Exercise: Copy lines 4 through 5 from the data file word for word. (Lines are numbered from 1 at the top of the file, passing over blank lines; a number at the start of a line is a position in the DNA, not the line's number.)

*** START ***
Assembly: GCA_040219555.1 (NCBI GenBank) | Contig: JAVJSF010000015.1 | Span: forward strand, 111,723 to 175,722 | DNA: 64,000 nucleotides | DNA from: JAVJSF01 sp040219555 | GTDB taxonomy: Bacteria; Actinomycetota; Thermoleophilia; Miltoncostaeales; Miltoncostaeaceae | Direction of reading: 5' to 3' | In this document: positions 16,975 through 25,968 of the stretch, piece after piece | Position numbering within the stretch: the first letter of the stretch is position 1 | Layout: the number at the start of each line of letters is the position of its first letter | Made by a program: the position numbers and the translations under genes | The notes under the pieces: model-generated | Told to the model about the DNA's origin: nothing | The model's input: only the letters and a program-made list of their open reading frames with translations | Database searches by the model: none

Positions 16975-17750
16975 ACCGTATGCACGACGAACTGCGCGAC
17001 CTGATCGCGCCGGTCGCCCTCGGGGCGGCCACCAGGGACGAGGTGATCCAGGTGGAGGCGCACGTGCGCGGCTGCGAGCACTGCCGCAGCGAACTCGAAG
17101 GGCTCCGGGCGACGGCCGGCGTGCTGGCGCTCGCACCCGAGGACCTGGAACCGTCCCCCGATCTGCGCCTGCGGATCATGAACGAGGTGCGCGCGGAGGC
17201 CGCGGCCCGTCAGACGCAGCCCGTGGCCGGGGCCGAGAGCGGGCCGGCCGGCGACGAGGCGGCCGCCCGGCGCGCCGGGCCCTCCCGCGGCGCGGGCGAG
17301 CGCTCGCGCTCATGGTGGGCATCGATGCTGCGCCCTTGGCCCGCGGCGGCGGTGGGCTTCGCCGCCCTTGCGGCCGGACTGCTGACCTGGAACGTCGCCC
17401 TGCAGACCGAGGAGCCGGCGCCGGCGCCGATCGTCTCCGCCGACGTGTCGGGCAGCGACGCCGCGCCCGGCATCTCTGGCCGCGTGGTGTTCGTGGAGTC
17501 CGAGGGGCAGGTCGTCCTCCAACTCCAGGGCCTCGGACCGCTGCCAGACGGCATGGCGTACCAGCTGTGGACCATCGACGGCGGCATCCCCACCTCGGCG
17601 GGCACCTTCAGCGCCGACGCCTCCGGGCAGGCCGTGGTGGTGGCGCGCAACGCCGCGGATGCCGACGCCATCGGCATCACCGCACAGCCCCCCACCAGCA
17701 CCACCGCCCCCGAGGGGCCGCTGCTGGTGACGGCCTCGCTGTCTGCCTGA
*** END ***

17001 CTGATCGCGCCGGTCGCCCTCGGGGCGGCCACCAGGGACGAGGTGATCCAGGTGGAGGCGCACGTGCGCGGCTGCGAGCACTGCCGCAGCGAACTCGAAG
17101 GGCTCCGGGCGACGGCCGGCGTGCTGGCGCTCGCACCCGAGGACCTGGAACCGTCCCCCGATCTGCGCCTGCGGATCATGAACGAGGTGCGCGCGGAGGC